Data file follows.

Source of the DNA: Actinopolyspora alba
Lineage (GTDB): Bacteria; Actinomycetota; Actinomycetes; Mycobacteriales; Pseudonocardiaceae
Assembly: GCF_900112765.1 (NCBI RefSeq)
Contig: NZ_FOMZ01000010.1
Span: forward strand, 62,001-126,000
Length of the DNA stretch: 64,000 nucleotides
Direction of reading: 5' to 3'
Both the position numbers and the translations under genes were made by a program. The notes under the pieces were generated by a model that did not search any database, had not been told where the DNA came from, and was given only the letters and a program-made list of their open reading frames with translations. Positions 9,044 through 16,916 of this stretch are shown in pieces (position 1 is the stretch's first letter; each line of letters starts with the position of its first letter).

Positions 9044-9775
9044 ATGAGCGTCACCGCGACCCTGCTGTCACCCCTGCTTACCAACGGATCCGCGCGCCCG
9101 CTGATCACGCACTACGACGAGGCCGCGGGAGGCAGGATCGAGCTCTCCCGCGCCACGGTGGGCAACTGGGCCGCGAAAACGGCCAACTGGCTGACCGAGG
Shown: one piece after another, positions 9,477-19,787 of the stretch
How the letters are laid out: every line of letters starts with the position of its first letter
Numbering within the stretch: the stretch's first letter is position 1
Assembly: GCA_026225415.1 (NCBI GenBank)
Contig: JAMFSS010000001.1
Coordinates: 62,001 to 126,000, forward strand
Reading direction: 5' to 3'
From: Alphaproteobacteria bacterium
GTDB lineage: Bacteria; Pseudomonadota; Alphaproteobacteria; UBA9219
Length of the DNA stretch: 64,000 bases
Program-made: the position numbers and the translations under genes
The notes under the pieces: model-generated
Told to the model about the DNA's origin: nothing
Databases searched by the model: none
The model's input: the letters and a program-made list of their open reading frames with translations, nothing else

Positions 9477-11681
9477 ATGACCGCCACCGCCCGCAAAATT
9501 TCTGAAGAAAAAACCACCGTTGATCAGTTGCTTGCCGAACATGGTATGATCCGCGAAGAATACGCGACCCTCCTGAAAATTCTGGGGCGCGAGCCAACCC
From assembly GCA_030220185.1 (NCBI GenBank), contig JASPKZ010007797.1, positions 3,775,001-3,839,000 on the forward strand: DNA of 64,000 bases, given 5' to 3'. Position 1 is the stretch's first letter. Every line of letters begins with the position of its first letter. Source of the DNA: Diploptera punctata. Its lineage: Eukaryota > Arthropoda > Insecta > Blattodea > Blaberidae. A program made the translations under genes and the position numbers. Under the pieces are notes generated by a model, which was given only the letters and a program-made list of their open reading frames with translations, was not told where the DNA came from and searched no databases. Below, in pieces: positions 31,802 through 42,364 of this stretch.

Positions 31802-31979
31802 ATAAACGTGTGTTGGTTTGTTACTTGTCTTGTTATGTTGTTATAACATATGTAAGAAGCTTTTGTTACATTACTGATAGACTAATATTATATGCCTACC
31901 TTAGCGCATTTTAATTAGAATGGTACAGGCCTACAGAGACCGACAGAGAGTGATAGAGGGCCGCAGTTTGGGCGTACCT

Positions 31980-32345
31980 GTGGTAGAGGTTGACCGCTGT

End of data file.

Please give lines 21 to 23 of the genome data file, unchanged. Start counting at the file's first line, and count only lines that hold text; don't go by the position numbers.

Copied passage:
Length of the DNA stretch: 64,000 bases
Program-made: the position numbers and the translations under genes
The notes under the pieces: model-generated